Giving Back: Hernando-DeSoto Habitat for Humanity

Giving Back: Hernando-DeSoto Habitat for Humanity

The Habitat for Humanity Hernando - DeSoto is an affiliate of Habitat for Humanity, an international organization that partners with individuals in communities around the world to help them build or improve a place they can call home. Founded in 1976 by Millard and Linda Fuller, Habitat for Humanity works in communities across all 50 states and in 70 countries. Habitat DeSoto started in 1992 and completed its first home in 1994. Since that time, Habitat DeSoto has helped 28 families with the completion of 28 homes. The most recent home was completed in December. The first mortgage from 1994 was paid off in 2014. Habitat DeSoto has never skipped a year of building at least one home, even completing two a few times.

 

Board President Lee Ashcraft said Habitat DeSoto works hard to stay in touch with its families through the years, from the time they become homebuyers. “We want them to feel free to call us if they have concerns with homes as far as home maintenance,” he said. “Most of them haven’t been homeowners before.” Habitat DeSoto reaches out to potential homebuyers who don’t typically qualify for traditional lending. Habitat DeSoto looks at a few areas when it decides who among its applicants it will choose to build a home for in the fall.

 

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The first is the applicant’s current housing needs such as if they live in substandard housing or if overcrowding is a problem, or maybe they have a handicap need that isn’t fulfilled in their current situation. The second area is financial need. Habitat DeSoto doesn’t look for applicants with perfect credit scores, but they do look for someone with good trends in their financial history. The third area is a willingness to partner in the process. Habitat expects all of its homeowners to put in work toward the construction of their home, specifically a minimum of 300 sweat equity hours either by the applicant or extended family.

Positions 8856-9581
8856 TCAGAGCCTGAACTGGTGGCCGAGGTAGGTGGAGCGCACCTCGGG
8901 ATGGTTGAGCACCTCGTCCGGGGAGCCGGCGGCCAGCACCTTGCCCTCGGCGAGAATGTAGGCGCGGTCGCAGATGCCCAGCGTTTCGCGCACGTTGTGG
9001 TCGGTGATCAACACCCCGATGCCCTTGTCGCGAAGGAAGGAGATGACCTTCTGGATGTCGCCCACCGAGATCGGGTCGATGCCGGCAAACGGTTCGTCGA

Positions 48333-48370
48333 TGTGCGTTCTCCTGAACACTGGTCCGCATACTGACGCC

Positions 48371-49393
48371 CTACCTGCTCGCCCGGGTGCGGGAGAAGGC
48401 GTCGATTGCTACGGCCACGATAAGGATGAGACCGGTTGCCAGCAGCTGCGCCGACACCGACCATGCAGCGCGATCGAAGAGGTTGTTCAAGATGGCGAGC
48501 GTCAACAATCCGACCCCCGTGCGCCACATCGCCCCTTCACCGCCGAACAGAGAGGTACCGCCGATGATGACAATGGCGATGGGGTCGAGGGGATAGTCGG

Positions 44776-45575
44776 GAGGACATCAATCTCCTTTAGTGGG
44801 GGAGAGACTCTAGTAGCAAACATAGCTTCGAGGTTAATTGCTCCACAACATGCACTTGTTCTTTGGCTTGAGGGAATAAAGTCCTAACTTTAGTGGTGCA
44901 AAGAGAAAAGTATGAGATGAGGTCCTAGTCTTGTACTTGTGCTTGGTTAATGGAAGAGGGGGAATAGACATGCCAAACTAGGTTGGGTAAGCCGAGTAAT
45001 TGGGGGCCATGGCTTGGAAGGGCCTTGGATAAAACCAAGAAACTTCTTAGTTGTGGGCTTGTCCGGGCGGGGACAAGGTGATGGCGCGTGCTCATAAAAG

The application process takes six to eight months as Habitat DeSoto filters through everyone and makes a thoughtful choice. Ashcraft stresses that homes aren’t free. No government assistance is involved. “These are folks who got it on their own merit and pay a 20-year mortgage,” Ashcraft said. That sweat equity is an important aspect of the process. But it also takes donations and a lot of volunteer hours to make the homeownership dream a reality. The national average cost of a Habitat house is around $85,000.

 

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The construction phase is typically three or so months. Habitat DeSoto doesn’t start work on a house until the family is identified and the build occurs according to their need. It starts work after Labor Day, spending Saturdays in the fall until the house is completed. Individuals and groups are encouraged to participate in home builds, whether that’s by choosing one Saturday or several.

 

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Habitat DeSoto’s largest fundraiser takes place in October with the Homerun for Habitat 5K and fall festival on Oct. 20 at Snowden Grove Park in Southaven. In addition to the event, donations are always welcome and can be made at desotohabitat.org. Volunteer opportunities also are available on the website. The building schedule will be posted online, and builds typically take place on Saturdays starting at 8 a.m. and going until mid-afternoon.

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